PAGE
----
Tuesday, October 25, 2016

The economic impact of driverless trucks

For all the hype about the driverless cars - how they'll change the way we travel, revolutionize how our cities are designed, render public transportation completely obsolete* - I think that driverless trucks will have a greater overall economic impact. While driverless cars continue to be tested, driverless trucks are already moving freight:
Self-driving trucks are here. Otto, a self-driving truck startup that Uber acquired this summer, shipped a truckload of Anheuser-Busch beer across Colorado. According to Otto’s blog post on the trip, “our professional driver was out of the driver’s seat for the entire 120-mile journey down I-25, monitoring the self-driving system from the sleeper berth in the back.”

But this doesn’t mean the nation’s truck drivers need to start working on their résumés. Technology like this may eventually displace human truck drivers, but the tech is several years away from causing mass unemployment.

The key reason is that Otto’s self-driving technology is initially limited to highways. When the truck reaches ordinary city streets, it hands control over to a human driver to handle tricky traffic situations. This means that even after a truck is outfitted with Otto’s self-driving technology, it will still need a human driver in the truck.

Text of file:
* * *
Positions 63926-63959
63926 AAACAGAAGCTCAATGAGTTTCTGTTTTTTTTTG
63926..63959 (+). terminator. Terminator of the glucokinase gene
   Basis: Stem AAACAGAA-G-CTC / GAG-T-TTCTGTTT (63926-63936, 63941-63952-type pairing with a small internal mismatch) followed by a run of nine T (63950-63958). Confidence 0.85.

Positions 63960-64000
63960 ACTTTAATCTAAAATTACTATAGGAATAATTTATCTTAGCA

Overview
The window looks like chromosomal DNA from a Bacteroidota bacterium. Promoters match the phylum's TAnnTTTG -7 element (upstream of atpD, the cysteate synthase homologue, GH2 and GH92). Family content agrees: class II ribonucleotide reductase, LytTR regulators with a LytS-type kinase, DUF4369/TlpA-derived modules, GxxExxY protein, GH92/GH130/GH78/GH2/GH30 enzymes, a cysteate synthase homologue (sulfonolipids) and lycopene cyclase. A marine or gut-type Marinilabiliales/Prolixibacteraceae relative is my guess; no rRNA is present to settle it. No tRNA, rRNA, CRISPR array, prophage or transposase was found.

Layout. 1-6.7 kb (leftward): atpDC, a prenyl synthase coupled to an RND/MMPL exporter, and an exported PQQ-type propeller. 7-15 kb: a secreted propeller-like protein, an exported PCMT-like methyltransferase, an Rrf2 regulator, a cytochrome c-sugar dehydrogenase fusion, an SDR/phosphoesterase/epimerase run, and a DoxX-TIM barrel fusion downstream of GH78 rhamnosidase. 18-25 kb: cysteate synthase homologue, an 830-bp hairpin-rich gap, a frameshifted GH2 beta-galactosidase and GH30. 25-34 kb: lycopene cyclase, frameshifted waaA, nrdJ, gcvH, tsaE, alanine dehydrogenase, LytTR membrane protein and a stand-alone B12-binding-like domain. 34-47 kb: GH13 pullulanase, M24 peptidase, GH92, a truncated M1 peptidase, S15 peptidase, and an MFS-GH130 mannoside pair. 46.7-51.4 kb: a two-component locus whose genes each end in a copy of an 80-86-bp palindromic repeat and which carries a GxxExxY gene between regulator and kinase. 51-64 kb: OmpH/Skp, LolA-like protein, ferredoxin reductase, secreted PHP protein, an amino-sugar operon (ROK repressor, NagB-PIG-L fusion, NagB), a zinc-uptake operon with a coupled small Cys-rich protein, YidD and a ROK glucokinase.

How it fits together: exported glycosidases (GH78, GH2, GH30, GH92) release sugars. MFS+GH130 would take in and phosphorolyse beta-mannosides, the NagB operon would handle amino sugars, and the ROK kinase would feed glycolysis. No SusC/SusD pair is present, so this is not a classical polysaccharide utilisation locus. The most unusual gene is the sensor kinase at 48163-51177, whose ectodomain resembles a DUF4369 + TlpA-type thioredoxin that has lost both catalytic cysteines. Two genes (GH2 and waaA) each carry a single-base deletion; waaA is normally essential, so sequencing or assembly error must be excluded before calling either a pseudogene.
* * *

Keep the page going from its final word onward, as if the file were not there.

As the article explains, this is probably good for truck drivers in the short term - by allowing the truck to drive itself on the highway, truckers can rest, thereby spending more time on the road without running afoul of federal regulations limiting the number of hours truckers can be behind the wheel.

At some point, however, driverless trucks will be able to navigate through city streets as well, thereby making the truck driver redundant. And this is where the effects on the economy will be seen. On one hand, driverless trucks will make goods much cheaper as they dramatically reduce the costs of transportation. On the other hand, they will put millions of truck drivers out of work, further eroding the nation's blue collar job base and creating significant socioeconomic disruption to an entire segment of the labor force. What good are cheaper products if you're unemployed and can't buy them?

(* For the record, I do not think that driverless cars will completely eliminate the need for public transportation. They might replace low-ridership buses serving rural and suburban areas, but along at least some high-volume urban corridors there will still be the need for vehicles that carry larger numbers of people than regular cars. There is simply a geometric limit to the number of cars a city street can accommodate.)

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